Kubernetes, denoted K8s, is on my short list of things to build in my homelab. I am currently running Proxmox and could build K8s from 4 virtual machines but I want the real thing! A proper build for K8s in a homelab requires 4 machines, choosing the hardware is a challenge as I want price & performance but I also need energy efficient machines that won’t trip my circuit breaker. For the past year I have been excited about the development of the Turing Pi 2, a small mini-itx motherboard that is populated with up to 4 Arm64 based SoC compute modules such as the Raspberry Pi 4 CM, Nvidia Jetson CM, & the Rockchip RK3588 CM. Total power consumption is less than 80W. As interesting as this product is it is still quite expensive and the library of Arm64 containers is no where near the plethora of containers available for Amd64 (Intel) containers.
The Mini PC to the rescue!
The old, clunky, desktop PC has been reduced to a mere 12.6cm x 11.3cm x 4.2cm. These are the dimensions of the TRIGKEY Speed S5 5700U Mini PC Ryzen 7 W11 Pro Desktop. This little machine is powered by an AMD Ryzen 5700U CPU with 8 cores and 16 hyperthreads, the model I have linked has 32GB RAM and 500GB of NVMe Gen3 SSD. Can you believe that this Mini PC only sips 15W of electrical power! To be specific, the AMD 5700U power consumption is stated to be:
Typical TDP: 15 W
TDP Down: 10 W
TDP Up: 25 W
So, I need 4 machines to build a K8s cluster and 4 Trigkey Speed S5’s will consume, on average, 60W of power as compared to the Turing Pi 2 consumption of 80W. Choosing the AMD64 architecture over the Arm64 architecture also enables the possibility of creating a “Hybrid Cloud” configuration which means that I can rent widely available AMD64 Virtual Machines in the Cloud from such Cloud providers as DigitalOcean and Vultr and configure these Cloud VMs with K8s and integrate these Cloud K8s platform to my Homelab K8s. Creating a similar Hybrid Cloud with the Arm64 architecture would be a significant challenge as there are few Cloud providers that offer Arm64 virtual machines and, to my knowledge, there isn’t any availability of Arm64 in the Cloud here in Canada.
Tomorrow is Black Friday and the price has been steadily dropping for the Trigkey Speed S5’s although prices have been fluctuating in the past week.
The best price I’ve found for the 32GB model is $350 last week and $390 today.
The best price I’ve found for the 16GB model is $320 last week and $350 today.
It is worth mentioning that Mini PCs based upon the 12th Gen Intel n100 are quite appealing. The N100 is about slightly more than a third of the performance of the Ryzen 5700U but costs less, down to just above Cdn$200 now with 16GB RAM and 500GB SSD, as well as consumes even less power with a Typical TDP of 6 W.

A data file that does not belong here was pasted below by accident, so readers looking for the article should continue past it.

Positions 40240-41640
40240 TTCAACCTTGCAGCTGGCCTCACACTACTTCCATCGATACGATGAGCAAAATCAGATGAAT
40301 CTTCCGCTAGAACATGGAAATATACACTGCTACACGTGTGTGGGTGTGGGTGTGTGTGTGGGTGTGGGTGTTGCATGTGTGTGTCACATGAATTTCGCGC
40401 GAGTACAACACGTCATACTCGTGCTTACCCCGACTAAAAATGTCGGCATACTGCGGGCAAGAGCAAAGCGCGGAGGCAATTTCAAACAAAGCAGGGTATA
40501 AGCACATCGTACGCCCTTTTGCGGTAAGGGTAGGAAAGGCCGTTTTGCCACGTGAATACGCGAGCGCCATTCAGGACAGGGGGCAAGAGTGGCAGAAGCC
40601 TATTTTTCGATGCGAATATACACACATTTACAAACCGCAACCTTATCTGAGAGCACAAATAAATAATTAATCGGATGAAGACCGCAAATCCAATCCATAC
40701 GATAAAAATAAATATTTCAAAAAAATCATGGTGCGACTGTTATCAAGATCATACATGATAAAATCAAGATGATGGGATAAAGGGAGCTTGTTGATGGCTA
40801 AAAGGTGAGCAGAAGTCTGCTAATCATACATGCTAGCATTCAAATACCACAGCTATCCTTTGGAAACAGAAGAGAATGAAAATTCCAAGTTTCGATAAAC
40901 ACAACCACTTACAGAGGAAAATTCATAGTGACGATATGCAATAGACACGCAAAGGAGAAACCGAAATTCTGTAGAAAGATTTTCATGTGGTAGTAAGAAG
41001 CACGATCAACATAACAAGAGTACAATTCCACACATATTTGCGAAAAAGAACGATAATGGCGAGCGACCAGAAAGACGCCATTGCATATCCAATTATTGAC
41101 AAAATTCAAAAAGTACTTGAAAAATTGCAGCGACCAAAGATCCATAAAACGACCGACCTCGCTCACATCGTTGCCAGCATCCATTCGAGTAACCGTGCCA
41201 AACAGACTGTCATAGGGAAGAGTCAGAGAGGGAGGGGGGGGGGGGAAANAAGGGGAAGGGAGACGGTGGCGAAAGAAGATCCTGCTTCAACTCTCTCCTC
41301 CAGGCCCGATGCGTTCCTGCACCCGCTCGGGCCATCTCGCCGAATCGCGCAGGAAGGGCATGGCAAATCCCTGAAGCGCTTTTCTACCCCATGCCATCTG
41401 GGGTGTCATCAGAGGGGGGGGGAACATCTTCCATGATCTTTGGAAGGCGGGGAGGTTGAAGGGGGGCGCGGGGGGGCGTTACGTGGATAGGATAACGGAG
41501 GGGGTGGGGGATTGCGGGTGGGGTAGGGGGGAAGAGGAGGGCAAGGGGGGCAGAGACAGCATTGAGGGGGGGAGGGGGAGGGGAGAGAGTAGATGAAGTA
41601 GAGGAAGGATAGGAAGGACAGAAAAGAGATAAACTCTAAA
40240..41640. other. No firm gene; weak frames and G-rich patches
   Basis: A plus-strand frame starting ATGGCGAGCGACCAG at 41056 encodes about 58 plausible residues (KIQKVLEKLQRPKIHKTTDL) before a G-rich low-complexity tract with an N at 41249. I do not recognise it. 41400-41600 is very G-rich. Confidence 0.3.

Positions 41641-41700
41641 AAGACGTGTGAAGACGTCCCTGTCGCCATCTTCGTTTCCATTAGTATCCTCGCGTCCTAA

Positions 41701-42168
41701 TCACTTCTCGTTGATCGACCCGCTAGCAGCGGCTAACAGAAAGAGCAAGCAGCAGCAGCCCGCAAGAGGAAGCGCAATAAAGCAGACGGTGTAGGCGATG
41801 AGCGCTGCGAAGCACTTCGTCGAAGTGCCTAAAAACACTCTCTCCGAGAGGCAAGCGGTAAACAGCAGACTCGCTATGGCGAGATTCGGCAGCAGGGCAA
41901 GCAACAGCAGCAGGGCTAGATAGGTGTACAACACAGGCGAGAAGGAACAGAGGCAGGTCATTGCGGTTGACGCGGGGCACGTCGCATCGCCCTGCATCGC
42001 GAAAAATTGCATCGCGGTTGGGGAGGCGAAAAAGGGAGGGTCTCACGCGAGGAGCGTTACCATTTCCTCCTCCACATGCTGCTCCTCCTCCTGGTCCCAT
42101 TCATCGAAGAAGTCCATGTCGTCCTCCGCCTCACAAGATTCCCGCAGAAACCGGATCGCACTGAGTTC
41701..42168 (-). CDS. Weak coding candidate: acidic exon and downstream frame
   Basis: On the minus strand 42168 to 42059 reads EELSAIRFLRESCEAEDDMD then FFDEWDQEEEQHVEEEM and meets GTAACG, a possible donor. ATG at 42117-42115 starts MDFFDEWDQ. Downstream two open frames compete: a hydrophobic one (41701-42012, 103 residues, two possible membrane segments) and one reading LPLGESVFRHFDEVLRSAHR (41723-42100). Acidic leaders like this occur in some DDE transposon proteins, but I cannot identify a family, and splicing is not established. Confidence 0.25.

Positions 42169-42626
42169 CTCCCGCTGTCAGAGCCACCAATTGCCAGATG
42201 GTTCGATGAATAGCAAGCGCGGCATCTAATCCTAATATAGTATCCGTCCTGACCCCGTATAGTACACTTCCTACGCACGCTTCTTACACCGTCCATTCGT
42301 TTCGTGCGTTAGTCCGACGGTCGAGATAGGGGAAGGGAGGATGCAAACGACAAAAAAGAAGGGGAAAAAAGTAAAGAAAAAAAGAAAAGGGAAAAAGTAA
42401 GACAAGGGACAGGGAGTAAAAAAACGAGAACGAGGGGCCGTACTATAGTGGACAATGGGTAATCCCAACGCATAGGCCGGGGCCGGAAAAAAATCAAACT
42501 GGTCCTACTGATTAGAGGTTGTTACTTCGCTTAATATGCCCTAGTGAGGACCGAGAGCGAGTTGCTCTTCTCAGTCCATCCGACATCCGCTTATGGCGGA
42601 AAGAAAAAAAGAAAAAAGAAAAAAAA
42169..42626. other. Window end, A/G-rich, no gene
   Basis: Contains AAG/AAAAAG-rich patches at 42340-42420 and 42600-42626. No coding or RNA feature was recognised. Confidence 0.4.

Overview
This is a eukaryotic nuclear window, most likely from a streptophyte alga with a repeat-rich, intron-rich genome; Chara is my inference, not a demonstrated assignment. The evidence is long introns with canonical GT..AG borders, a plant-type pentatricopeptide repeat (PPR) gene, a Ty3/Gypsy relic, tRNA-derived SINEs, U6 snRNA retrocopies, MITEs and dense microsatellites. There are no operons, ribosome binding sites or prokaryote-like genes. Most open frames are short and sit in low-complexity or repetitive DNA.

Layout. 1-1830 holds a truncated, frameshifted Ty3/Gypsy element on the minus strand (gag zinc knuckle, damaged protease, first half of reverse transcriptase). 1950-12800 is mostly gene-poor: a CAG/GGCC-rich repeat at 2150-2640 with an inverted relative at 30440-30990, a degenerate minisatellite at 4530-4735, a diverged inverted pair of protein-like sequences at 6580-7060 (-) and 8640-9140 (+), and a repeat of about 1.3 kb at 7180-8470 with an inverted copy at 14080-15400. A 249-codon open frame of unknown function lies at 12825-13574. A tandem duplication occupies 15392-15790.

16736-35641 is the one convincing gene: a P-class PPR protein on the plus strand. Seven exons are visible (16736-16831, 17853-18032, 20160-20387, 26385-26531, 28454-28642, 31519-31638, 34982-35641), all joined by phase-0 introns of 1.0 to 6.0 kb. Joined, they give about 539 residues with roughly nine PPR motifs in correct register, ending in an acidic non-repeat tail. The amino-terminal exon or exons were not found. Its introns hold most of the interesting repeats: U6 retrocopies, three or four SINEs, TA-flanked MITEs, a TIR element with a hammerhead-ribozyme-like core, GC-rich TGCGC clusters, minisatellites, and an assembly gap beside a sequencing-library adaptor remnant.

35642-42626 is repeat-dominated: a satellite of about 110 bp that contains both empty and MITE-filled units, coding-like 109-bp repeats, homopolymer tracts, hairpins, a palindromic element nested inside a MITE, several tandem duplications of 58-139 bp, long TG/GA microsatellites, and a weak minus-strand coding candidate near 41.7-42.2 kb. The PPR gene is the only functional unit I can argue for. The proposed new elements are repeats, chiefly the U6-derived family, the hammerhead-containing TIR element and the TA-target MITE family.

I own a Trigkey n100 Mini PC and am quite pleased with it. My N100 model includes dual 2.5Gbps network ports which I need for my new Bell Fibe 1.5Gbps down/1.0Gbps up Internet connection. On this n100, I run Proxmox virtualization OS and run OpenWRT as a soft router in a container. Performance of this machine is very impressive! The Intel n100 is a 12th Gen CPU and the 12th Gen Intel CPUs clocks in a healthy 16 percent advantage over the 11th Gen chips.
A K8s cluster built upon 4 Trigkey n100 MiniPCs with 16GB RAM each would be cost about Cdn$860 and achieve a sum total Passmark of 22476.
A Turing Pi 2 populated with 4 Raspberry Pi SoCs with 8GB RAM each would cost over Cdn$850 and achieve a total Passmark of 3808.
A Turing Pi 2 populated with 4 Rockchip RK3588 SoCs with 16GB RAM each would cost over Cdn$1370 and achieve a total Passmark of 16664.
My homelab analysis indicates that an AMD64 based K8s cluster is by far the most cost effective, performant, and also competitive with power consumption to Arm64 based platforms.
FYI: Trigkey MiniPCs come with a VESA mounting adapter which enables them to mount nicely to a pegboard!
This will be my last article until after Black Friday! <grin>
Here is a pic of my n100 Trigkey MiniPC mounted via it’s VESA mounting plate to the pegboard mounted to the side of my open frame 9U server rack on casters.
Pegboard hole spacing is an exact match for the VESA standard!
I chose a 9U rack on casters because it fits perfectly under my desk.